The current farmers’ protest puts the Supreme Court in a dilemma. The issue before him is a series of petitions aimed at defending the right of people to move freely, which was deliberately denied for more than 40 days by farmers protesting on Delhi’s highways. But the solution is heavy. The court cannot simply order the squatters at the Singhu border and other entry points to the capital to move the protest to a designated area and thus risk either defying or provoking a confrontation with the authorities. maintenance of order.
The problem is that the court cannot suspend the application of agricultural reform laws without there being a solid legal basis. After all, these laws were passed by an overwhelming majority in both Houses of Parliament. In addition, the Supreme Court that would nullify laws in the face of concerted street protests by farmers would open a veritable box of worms, encouraging others who feel wronged by state or central law to try to disrupt normal life, and then to wait for the courts to overrule the will of the people.
In short, the Supreme Court is forced to walk a tightrope against its will, since the issue of the farmers’ protest has been referred to it. The difficulty in getting out of the dilemma was evident during the hearing of the case on Monday. Chief Justice SA Bobde reflected the sensitivities of the Court in pointed questions he posed to the Center. Questioning aloud if government was part of the problem or part of the solution, CJI asked if the Center was ready to suspend the laws.
Recognizing that the bench did not claim expertise in economics or agriculture, the court nevertheless did not want to risk a violent eruption if the situation went unanswered for a long time. “We don’t see that you are dealing effectively with the issue … we don’t know what consultation process you went through before the laws … if the vast majority say the laws are good, let them tell a committee.” … our attention is to find an amicable solution, ”said CJI Bobde.
The court was also concerned about the extreme weather conditions in which the protesters pursued the siege of Delhi. He called on children, women and the elderly to return home, hoping that the free movement of ordinary citizens would no longer be blocked by the protest. It was also reported that the tribunal could form a panel led by a retired trial judge with representatives from various stakeholders to review the contested reforms. Whether farmers would lift the siege with the formation of such an independent group is uncertain.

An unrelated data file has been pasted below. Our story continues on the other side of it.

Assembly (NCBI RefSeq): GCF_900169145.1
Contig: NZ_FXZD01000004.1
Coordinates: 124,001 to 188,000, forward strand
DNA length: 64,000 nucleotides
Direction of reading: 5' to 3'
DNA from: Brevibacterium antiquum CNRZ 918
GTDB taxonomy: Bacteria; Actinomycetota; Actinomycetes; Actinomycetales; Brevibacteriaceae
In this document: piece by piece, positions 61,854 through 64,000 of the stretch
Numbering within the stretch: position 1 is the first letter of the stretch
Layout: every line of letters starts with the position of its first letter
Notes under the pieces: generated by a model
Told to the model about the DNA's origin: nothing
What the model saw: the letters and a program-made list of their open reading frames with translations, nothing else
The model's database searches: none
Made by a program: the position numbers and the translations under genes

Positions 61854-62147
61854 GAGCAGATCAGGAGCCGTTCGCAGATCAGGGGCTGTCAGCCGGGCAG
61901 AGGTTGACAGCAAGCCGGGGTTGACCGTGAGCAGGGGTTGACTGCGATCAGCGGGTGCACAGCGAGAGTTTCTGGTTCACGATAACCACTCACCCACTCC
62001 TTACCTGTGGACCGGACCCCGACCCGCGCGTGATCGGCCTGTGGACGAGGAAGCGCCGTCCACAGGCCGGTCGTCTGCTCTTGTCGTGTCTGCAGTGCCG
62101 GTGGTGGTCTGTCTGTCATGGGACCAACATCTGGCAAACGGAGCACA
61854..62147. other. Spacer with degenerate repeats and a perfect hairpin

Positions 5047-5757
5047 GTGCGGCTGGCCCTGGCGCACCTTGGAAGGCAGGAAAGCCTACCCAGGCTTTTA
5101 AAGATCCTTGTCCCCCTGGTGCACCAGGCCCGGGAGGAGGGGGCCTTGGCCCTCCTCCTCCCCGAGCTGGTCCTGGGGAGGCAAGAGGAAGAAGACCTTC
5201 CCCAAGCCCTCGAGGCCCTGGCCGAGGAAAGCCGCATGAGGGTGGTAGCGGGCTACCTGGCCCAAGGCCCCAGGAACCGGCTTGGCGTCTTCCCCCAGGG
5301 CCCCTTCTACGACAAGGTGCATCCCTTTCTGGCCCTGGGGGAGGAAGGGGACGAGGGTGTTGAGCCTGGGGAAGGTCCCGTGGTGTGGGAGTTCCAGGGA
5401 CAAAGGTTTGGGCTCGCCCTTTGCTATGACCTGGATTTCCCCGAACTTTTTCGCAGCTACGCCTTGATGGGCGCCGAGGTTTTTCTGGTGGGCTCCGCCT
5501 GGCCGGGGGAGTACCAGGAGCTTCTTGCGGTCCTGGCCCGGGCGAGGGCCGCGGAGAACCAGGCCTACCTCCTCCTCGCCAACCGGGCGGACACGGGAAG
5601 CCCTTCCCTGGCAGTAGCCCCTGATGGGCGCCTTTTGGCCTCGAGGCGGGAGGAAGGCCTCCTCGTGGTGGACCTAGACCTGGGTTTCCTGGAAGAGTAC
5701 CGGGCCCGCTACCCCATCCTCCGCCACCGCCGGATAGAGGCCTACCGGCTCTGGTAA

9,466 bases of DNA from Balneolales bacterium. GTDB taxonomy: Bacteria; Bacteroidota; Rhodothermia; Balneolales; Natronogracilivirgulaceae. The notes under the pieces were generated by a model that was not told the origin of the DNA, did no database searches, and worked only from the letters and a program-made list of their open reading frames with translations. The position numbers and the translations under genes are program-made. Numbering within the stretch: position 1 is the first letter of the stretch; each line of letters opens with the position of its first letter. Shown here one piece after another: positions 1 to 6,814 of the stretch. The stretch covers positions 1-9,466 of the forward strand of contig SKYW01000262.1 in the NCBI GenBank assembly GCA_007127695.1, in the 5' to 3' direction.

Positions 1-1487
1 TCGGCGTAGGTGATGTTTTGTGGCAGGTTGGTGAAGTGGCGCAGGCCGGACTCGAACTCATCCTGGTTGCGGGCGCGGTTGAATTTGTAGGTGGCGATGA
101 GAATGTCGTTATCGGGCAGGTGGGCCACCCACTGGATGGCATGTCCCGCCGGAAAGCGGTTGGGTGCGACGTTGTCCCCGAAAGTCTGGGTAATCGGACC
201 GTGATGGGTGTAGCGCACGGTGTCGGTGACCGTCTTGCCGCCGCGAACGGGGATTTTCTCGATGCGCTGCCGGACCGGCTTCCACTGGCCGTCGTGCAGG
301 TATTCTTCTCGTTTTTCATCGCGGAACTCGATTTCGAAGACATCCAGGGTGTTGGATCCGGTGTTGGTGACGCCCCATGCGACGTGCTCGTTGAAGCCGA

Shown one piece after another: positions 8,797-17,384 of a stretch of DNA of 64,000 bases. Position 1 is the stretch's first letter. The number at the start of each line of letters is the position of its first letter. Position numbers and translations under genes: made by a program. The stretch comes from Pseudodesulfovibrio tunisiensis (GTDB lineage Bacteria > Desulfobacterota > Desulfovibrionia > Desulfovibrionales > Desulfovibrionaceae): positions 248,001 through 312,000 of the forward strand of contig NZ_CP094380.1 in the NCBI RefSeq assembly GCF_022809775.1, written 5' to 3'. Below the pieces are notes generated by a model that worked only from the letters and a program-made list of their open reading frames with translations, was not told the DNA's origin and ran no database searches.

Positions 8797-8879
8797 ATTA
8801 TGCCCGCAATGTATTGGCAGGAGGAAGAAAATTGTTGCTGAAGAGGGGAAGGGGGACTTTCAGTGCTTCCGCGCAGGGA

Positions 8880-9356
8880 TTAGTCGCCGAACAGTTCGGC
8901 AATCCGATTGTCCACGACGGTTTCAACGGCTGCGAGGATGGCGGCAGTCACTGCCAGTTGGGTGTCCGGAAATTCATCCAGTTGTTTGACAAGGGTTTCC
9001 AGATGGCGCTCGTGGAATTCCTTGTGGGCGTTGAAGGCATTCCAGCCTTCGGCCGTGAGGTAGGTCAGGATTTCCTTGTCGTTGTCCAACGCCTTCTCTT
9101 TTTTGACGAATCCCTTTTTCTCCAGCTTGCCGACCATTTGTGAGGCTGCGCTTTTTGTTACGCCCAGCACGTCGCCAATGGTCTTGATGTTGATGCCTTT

Because, the federation of farmers representing all 40 unions and more had questioned the locus of the courts to intervene in the matter. He made it clear that the Supreme Court “does not and cannot play any role in resolving a political stalemate over anti-farm laws”. In other words, the farmers died the most in their “mine or on the highway” position. This is the most disturbing aspect of the commotion. At the instigation of outside elements desperately seeking political relevance, the protesting farmers have been misled into believing that the government would only give in if it insisted on a maximalist approach.
As the government reiterated its determination not to repeal the laws, but, failing that, offered to make appropriate changes to allay their grievances and fears, the unreasonableness of the farmers can be directly attributed to the wheel dealers. independent politicians who usurped control of the demonstration behind the scenes. The proposal to hold a tractor parade in Rajpath on Republic Day, for example, is intended to provoke provocation and challenge law enforcement authorities.
Unfortunately, even the eminently sensible proposal to break the Centre’s deadlock by agreeing not to implement the reforms for a year before they were again discussed with states and farmers’ representatives was rejected by the protesters. Such an impasse risks a violent eruption, especially as farmers are now being misled by outside elements. It is a frustrating situation for the country when its farmers refuse to heed the country’s highest court or the parliament elected by the people.